It’s hard to believe that I’ve been living in Richmond for two years. I know people say that if you’re not from Richmond, you’ll never be a Richmonder, but I have to admit I feel like I’m getting close. I’ve spent the last two years avoiding my office as much as possible, favoring instead a nomadic approach to learning about the city, its people, its incredible restaurants, and extensive cultural offerings. I have presented about the ICA to thousands, met individually with hundreds, taught classes, done studio visits with Richmond artists, curated exhibitions and special projects, and gotten to know some of the complexity and richness that this incredible city offers us all.

It’s been a whirlwind. When I started here in July 2013, the ICA had a staff of one. Now, several years in, we have moved into a satellite space at 818 West Broad Street, a stone throw’s away from where the new ICA is being constructed. Inside our busy, increasingly crowded hive, where we are planning for the opening of the ICA in 2017, there are now four fulltime staffers besides me: a curator, Lauren Ross, a director of administration, Jaime Baird, a director of development, Carol Anne Baker Lajoie, and an administrative coordinator, Gabriele Habarad. We also have an intern who graduated in art history from University of Virginia; a VCU graduate student in art history and museum studies has been working for us part-time for the past two years. By the end of the summer, we expect to more than double in size with the addition of an associate curator, a director of communications, a director of education and community engagement, an external affairs coordinator, a development assistant, a registrar, a digital content manager, and a director of facilities and exhibitions. All of these searches require a diverse search committee from across the university that reviews applications, conducts first round Skype interviews, and then participates in intensive daylong interviews on campus.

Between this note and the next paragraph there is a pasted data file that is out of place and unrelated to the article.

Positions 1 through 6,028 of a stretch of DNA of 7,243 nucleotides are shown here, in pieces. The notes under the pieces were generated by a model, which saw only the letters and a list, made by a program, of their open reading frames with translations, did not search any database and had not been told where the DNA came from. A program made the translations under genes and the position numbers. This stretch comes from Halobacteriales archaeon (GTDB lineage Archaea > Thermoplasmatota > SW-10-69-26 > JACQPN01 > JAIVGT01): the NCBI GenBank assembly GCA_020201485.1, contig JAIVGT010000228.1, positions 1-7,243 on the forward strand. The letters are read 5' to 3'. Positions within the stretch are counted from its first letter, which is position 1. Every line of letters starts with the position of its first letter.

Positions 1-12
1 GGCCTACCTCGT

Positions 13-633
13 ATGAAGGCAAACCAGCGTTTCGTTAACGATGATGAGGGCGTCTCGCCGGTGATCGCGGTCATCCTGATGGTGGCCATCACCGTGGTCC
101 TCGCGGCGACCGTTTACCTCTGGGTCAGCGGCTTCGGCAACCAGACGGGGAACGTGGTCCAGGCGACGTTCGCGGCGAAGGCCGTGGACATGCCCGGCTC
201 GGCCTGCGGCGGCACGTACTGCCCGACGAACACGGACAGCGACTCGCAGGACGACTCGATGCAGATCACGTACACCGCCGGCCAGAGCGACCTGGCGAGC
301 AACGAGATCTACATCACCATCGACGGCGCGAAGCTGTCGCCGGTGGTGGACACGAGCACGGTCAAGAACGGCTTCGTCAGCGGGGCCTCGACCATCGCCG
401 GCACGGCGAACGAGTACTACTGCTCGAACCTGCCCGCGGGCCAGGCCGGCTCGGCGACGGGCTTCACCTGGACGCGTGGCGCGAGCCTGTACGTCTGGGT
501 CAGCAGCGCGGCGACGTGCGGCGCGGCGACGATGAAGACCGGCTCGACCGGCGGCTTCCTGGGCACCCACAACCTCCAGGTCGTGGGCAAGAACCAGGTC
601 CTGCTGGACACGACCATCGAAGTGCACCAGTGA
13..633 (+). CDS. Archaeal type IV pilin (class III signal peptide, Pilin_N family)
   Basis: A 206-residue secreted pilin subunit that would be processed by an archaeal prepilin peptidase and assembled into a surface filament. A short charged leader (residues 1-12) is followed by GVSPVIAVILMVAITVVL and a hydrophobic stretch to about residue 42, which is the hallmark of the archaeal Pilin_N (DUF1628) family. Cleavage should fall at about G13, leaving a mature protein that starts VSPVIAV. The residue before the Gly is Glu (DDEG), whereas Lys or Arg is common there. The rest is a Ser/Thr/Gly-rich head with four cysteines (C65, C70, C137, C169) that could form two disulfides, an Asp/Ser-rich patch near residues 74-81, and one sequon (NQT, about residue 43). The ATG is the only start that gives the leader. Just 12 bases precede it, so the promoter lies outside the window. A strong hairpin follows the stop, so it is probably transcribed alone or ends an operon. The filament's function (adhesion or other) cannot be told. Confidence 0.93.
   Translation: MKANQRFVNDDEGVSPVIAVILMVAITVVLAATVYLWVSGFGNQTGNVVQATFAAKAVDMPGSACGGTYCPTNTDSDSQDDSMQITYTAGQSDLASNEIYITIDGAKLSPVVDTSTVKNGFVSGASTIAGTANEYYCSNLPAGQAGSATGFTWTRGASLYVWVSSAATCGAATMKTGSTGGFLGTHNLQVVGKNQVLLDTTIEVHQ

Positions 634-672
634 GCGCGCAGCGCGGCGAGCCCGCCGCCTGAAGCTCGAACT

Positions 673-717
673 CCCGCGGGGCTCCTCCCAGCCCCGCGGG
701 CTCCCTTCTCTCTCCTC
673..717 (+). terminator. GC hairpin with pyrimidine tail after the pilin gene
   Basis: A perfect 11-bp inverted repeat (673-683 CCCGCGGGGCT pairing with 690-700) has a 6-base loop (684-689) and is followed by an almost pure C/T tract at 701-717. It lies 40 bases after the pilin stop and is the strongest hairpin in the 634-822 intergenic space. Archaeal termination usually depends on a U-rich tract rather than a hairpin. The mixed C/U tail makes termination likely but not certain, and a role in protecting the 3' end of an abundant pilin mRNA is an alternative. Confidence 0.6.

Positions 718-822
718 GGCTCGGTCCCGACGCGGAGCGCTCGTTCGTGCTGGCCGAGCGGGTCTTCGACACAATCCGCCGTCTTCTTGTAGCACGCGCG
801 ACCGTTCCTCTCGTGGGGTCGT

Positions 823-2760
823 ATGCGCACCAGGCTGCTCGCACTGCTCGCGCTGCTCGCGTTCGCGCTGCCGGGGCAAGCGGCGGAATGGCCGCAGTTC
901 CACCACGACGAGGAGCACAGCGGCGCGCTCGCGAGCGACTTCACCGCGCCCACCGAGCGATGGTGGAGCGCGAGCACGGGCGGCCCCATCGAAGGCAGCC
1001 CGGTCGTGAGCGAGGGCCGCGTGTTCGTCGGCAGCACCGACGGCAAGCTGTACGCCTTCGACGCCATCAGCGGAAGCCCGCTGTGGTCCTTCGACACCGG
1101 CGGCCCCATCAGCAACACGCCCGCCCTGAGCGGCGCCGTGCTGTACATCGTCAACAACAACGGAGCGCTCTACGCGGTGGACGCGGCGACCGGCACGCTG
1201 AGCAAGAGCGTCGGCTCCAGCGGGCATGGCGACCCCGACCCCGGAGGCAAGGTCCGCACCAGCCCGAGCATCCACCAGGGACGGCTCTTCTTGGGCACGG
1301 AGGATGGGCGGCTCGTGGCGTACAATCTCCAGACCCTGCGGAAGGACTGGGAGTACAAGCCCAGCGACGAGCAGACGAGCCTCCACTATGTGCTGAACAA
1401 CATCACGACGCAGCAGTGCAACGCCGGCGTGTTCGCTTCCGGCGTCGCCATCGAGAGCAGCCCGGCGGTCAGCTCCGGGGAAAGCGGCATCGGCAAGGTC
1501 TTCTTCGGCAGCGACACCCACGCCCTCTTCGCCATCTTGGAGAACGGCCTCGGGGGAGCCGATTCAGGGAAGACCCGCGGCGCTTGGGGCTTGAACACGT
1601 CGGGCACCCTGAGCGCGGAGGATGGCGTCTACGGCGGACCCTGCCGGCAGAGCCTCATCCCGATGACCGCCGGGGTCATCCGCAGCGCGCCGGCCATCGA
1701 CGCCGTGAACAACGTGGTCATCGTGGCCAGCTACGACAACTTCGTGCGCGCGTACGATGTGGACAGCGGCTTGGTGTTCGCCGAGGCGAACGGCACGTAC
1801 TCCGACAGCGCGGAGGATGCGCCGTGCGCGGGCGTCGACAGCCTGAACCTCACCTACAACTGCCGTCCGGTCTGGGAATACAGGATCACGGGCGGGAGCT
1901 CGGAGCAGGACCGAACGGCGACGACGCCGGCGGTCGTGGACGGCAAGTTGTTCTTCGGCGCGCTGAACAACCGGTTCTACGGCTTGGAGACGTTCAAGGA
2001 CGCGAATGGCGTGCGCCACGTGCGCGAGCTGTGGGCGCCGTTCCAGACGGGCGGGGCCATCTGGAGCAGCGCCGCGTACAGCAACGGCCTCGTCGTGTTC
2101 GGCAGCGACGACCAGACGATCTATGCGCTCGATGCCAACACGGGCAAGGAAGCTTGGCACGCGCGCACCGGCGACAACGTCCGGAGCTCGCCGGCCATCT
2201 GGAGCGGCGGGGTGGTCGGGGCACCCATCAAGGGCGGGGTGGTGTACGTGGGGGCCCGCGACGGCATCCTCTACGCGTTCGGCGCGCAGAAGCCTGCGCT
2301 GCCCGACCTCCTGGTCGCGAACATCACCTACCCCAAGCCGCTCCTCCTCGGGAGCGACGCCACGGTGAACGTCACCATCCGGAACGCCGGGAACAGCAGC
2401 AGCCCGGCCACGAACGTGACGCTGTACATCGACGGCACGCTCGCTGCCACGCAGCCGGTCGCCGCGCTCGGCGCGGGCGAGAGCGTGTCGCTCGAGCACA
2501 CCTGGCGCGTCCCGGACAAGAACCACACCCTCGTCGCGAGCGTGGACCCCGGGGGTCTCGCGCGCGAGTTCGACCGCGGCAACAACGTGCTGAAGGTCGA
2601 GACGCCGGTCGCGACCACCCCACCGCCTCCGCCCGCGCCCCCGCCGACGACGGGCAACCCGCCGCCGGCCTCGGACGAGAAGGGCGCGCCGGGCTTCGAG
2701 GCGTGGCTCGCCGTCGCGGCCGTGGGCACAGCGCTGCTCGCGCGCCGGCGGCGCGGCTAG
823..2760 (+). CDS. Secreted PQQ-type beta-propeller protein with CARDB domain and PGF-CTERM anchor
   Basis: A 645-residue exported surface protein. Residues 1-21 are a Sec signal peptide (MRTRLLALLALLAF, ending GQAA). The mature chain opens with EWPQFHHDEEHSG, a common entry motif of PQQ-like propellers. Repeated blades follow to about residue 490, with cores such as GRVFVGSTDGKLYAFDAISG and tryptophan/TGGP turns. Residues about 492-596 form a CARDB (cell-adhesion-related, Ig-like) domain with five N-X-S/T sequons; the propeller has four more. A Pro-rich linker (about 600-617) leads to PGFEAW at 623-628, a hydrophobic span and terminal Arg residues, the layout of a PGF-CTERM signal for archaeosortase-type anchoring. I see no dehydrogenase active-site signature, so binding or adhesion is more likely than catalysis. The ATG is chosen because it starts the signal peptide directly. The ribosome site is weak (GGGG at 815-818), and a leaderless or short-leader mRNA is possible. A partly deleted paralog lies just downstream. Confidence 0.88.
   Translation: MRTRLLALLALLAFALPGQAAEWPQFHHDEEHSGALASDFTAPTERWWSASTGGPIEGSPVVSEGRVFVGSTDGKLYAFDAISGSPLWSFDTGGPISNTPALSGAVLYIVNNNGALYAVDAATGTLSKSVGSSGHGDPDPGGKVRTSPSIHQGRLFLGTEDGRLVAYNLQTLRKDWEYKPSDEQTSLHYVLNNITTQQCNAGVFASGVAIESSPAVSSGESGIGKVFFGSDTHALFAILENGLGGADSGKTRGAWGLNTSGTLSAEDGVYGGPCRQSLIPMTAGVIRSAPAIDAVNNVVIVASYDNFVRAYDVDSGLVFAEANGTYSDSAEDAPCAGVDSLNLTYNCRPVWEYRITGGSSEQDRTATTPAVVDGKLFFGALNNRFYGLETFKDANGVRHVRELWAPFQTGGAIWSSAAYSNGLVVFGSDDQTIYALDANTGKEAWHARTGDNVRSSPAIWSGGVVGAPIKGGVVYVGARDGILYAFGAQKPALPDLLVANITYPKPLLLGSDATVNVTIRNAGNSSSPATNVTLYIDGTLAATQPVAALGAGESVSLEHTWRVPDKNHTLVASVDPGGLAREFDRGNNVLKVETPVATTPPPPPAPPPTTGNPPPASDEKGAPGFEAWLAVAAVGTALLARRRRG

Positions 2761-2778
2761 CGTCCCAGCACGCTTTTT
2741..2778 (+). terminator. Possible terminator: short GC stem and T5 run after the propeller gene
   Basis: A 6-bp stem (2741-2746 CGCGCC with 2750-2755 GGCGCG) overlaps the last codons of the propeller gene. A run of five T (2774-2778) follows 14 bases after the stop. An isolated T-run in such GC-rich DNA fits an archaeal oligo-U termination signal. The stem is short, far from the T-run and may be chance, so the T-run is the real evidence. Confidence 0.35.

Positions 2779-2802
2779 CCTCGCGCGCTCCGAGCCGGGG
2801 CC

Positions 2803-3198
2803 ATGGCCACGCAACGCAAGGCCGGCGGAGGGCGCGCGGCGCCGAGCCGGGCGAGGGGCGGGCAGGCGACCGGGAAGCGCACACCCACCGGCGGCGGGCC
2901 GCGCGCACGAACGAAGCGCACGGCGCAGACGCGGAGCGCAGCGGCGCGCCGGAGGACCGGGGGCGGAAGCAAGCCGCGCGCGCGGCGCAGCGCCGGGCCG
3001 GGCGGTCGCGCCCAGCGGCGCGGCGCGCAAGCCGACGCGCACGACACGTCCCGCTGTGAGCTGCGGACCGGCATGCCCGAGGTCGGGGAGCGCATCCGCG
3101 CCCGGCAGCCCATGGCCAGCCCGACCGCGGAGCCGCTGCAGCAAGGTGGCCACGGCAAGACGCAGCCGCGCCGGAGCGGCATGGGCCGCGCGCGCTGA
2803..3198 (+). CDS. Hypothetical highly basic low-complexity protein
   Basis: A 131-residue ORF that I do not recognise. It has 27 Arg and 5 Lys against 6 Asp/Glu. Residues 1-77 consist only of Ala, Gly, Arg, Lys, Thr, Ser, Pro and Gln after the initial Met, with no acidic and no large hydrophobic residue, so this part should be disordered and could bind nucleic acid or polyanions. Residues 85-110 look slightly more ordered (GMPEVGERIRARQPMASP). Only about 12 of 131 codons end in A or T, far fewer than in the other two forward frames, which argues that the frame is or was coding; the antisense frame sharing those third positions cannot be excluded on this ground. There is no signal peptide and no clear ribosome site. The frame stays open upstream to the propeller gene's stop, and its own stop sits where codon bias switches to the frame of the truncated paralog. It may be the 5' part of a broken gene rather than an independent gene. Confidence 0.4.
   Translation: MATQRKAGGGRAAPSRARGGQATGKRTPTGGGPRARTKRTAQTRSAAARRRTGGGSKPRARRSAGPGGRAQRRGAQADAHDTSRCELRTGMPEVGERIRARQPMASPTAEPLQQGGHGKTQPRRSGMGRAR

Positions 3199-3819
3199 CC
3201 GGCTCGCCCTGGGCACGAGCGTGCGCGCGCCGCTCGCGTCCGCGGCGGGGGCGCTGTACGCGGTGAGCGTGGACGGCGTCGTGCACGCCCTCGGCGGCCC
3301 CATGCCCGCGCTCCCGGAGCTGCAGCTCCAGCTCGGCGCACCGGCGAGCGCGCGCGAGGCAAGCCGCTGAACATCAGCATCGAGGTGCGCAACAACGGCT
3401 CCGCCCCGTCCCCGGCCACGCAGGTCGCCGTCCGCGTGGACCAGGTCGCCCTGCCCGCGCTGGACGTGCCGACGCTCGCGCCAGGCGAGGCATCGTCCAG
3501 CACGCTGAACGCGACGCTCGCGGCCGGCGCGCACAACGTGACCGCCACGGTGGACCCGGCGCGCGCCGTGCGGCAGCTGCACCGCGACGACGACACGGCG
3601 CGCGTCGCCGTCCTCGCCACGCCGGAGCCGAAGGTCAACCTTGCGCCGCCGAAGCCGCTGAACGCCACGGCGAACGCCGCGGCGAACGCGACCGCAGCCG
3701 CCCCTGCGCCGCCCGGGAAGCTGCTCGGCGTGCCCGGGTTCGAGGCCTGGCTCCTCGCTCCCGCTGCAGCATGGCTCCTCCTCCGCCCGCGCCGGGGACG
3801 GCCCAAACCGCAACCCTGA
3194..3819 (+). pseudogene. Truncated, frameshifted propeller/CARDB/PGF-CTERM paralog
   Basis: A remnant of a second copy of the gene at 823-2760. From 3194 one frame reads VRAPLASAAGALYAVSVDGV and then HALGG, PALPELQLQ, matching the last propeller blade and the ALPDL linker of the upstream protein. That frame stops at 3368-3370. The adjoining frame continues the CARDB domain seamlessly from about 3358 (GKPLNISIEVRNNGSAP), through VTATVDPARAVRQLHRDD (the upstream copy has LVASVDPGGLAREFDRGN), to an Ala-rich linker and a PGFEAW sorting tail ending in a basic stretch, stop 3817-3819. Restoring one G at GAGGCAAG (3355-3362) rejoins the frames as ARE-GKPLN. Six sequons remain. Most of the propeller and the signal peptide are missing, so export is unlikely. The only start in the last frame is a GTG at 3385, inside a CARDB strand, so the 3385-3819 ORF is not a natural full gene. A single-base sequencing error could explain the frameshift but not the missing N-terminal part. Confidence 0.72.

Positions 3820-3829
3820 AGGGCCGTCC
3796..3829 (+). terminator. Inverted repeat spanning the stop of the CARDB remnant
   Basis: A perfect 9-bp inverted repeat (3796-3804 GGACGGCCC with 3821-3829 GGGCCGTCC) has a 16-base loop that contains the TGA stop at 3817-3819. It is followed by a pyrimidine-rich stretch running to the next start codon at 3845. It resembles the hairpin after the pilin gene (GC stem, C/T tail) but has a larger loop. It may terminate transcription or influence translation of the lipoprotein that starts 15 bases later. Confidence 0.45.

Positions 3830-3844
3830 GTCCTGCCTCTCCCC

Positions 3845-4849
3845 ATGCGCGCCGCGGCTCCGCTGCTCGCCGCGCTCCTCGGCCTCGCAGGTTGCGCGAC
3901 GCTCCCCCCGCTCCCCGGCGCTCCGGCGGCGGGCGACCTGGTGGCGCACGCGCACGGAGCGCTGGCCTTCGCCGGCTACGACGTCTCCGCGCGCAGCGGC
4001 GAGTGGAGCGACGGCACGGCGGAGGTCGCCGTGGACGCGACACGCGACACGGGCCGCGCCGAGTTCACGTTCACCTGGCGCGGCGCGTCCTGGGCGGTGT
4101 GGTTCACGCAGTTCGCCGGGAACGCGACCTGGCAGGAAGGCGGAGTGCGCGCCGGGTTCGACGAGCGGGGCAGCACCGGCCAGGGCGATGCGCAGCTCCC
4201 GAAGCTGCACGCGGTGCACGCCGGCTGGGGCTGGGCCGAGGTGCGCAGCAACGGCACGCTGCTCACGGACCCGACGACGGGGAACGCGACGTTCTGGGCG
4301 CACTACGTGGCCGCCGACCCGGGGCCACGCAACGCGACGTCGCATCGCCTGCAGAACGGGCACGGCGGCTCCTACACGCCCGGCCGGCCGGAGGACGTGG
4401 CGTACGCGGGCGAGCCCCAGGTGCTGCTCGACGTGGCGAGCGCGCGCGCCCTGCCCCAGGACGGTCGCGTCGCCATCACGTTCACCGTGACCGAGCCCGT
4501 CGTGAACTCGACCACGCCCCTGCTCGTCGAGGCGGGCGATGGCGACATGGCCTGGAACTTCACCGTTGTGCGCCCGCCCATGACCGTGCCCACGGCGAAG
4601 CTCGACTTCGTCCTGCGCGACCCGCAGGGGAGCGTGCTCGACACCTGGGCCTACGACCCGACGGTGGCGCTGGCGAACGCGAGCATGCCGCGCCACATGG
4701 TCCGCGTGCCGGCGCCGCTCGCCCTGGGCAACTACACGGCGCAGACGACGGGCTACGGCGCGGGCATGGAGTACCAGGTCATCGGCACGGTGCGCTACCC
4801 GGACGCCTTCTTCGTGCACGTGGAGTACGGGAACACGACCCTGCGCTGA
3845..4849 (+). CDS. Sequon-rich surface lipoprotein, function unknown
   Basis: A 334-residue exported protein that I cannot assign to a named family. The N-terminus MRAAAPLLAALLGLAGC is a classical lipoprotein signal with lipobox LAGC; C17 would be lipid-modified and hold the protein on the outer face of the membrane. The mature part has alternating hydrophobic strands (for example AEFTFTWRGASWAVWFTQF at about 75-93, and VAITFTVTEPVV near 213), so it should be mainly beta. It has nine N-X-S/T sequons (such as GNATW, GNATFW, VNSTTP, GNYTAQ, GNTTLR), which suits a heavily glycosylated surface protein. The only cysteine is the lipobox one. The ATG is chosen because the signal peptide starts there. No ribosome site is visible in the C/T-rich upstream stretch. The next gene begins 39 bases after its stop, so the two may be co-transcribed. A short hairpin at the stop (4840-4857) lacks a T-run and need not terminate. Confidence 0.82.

Many people who are unfamiliar with what it takes to launch a nonprofit museum start-up often ask me why we need staff now when the ICA won’t open to the public until 2017. The reason is that there is a tremendous amount of work that we need to do now in order to be ready for prime time when we open. Behind the scenes, we are busy conducting research for our opening exhibitions and programs. This involves extensive reading, studio visits, seminars with scholars, curators, and artists, networking, international travel to visit exhibitions and artists, and more. Tied to this initiative is an effort to write grants for major government and foundation funding and to secure corporate sponsorships that will support our exhibitions and programs financially and legitimize our inaugural efforts among our peers and supporters.

Aside from the generation of content, which is a long, deliberate process, we are working on administrative infrastructure – developing a strategic plan overall, with special emphasis on our development and communications activities. This includes not only closing out our capital campaign, but building a strategy for launching our endowment campaign, which will ensure that the ICA is fiscally stable for generations to come. We are also building an innovative membership program with special benefits associated with particular giving levels.